this negative $52,000 turnaround, that means we’ll leave the end of the year,
hopefully, with an $84 balance.”
The reason for the decrease, Evans said, is
less participation. They aren’t serving the meals they were serving previously.
Paula Becker, food nutrition supervisor, said it also comes from a reduction in
the number of students they are feeding as well as the increase in cost of
food. With the new nutrition requirements, schools are now required to serve
more fresh fruits and vegetables, which has put a strain on the food service
Although the federal allotment has been
increased, Becker said it still wasn’t enough to fully cover the costs they are
In other news, the school board also approved
a ratification to all personnel actions from July 1, 2012 to present, which
means the school board approved personnel actions during that period of time.
Because Acts 1 and 2 have been declared unconstitutional, this means personnel
actions revert back to the need for approval by the school board.
After the passage of that legislation,
personnel matters were placed into the hands of the superintendent, instead of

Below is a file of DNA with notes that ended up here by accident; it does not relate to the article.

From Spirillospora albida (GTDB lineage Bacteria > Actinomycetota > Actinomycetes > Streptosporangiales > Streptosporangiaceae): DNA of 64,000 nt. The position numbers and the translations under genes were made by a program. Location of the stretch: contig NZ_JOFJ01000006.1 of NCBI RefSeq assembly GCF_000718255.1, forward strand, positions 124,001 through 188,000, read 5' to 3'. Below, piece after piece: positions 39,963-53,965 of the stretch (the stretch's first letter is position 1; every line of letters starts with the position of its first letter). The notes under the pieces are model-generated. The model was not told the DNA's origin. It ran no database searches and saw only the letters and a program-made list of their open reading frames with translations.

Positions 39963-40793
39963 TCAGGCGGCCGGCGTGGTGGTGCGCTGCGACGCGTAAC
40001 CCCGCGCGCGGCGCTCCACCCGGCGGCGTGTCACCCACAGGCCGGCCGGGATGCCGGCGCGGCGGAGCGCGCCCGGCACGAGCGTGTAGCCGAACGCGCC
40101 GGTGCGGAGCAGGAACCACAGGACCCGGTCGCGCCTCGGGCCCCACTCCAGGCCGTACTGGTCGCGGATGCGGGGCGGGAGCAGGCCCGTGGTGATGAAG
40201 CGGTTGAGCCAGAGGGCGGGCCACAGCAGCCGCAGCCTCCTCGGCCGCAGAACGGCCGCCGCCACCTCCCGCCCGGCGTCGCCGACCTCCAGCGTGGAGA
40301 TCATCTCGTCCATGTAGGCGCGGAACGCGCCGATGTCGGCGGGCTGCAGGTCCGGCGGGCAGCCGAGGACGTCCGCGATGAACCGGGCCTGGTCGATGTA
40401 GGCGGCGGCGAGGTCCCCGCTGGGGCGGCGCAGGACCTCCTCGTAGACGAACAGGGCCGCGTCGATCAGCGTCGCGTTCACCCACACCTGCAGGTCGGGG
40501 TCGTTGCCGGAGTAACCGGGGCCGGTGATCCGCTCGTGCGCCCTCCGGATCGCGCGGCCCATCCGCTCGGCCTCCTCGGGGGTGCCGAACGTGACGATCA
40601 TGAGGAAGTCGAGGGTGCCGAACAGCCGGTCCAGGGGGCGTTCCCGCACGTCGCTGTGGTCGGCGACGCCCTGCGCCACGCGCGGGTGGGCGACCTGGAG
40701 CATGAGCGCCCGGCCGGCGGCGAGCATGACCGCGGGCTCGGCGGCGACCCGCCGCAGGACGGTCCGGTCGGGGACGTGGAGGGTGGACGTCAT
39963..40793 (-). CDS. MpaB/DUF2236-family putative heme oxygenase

by the school board.
Along those same lines, the school board was
happy to approve the appointment of Paul Bean as the principal for Homer High
School. The previous principal, the late Clifton Lewis, fell ill and Mr. Bean
stepped in as interim principal.
Also approved was the appointment of Rhonda
Hatfield as special education supervisor.
With the retirement of Homer Elementary Principal
Debra Winzer, the school board approved to advertise for the elementary
The next school board meeting will be at 6
p.m., June 6, in the board meeting room at Central Office, 415 E. Main Street
in Homer. For more information, or for questions, please call their office at
318-927-3502. Beginning Thursday, May 23, Central Office
hours will change to summer hours, Monday through Thursday, from 8 a.m. until 4
p.m., and the office will be closed on Fridays.
School board honors 2013 retirees
The Guardian-Journal photo/Michelle Bates
The Claiborne Parish School Board honored its retirees
this year with a reception at Homer City Hall. Each retiree was presented a
plaque in appreciation for their years of service to Claiborne Parish Schools.
All retirees gave a combined 226 years of service to education, with 76 years
outside Claiborne Parish. Pictured at right are, back row from left,